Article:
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Rejecting Aesthetics

Whitechapel Gallery is looking back and assessing Eduardo Paolozzi’s (1924-2005) spectrum of work across a range of disciplines, including collage, sculpture and print. The critical retrospective charts the career of a man who was considered the “godfather of Pop Art”, and one of the most evocative and innovative British artists of the 20th century. From the 1950s to the early 1990s, Paolozzi challenged creative standards through constant interdisciplinary experimentation.

Spanning five decades, it presents more than 250 pieces from public and private collections alike. His practice underpinned by radical explorations of material and form, interweaving processes and technologies in a consistent rejection of preconceived notions of aesthetics. Rarely displayed compositions, encompassing both drawing and sculpture, shed new light on lesser known dimensions of his career. Daniel F. Herrmann, Eisler Curator and Head of Curatorial Studies at the gallery, notes: “Paolozzi broke all conventions of art and consistently reinvented himself and his work. His voracious appetite for experimental forms, processes and ideas makes his work so fascinating to contemporary artists today”.

Four distinct chronological sections chart the development of his trademark style and his continuing cultural relevance. Seagull and Fish (1946) and Blue Fisherman (1946) demonstrate his early practice in concrete sculptures. Material from the performative lecture Bunk! (1952) and Cocktail Dress (1953) trace Paolozzi’s journey into textiles, stage, fashion and design. This section of early compositions demonstrates his inclination to question creative conventions, to combine the established boundaries of art with popular culture. This sustained investigation with alternative mediums and methods continued throughout the 1960s, a practice which resulted in iconic aluminium sculptures such as Diana as an Engine (1963), and print portfolios, including As is When (1964) which portrays the novel use of pattern, colour and culture across a range of different media. The exhibition comes to its conclusion in an exploration of work from the late 1980s to 1990s, including Head of Intervention (1989), a series of sculptures which reveal his recurrent interest in figuration, alongside a characteristic subversive approach to the traditional notions of the art object.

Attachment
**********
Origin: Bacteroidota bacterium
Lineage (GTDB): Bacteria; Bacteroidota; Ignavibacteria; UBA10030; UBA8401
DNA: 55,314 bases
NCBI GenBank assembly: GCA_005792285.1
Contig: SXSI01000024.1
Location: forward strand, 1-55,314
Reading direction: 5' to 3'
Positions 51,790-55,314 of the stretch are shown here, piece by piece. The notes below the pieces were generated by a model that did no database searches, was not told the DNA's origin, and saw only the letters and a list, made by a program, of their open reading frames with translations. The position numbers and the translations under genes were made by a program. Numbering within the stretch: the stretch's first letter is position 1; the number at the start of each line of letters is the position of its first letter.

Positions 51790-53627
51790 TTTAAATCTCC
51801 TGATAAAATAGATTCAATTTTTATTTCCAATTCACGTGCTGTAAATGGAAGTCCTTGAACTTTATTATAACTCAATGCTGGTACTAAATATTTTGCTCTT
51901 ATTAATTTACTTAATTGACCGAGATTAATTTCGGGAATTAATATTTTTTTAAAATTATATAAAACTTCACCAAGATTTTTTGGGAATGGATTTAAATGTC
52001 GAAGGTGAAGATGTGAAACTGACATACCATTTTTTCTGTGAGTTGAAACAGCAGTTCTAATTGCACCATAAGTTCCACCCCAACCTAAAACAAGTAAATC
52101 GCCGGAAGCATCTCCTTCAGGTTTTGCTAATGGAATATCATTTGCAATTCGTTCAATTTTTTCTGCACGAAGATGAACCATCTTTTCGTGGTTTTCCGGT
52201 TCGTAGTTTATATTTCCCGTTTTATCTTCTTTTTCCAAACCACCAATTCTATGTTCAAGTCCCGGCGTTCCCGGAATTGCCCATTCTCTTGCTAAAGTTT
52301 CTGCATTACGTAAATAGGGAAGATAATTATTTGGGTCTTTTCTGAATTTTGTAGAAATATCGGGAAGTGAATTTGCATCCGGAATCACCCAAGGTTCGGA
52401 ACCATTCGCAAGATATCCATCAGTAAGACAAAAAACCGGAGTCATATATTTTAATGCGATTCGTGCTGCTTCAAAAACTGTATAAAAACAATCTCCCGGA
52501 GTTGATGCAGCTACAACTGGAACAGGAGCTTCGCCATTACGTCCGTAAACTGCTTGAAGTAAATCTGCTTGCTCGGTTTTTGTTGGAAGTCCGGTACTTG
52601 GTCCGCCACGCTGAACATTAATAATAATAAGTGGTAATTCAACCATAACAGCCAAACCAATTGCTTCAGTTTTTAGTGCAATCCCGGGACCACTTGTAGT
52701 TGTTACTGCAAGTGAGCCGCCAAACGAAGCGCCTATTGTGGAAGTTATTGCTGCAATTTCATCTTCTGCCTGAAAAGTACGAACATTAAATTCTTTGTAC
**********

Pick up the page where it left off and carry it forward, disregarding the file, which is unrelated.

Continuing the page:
Eduardo Paolozzi, Whitechapel Gallery, London, 16 February – 14 May. www.whitechapelgallery.org

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Credits
1. Eduardo Paolozzi, Head of Intervention (1989).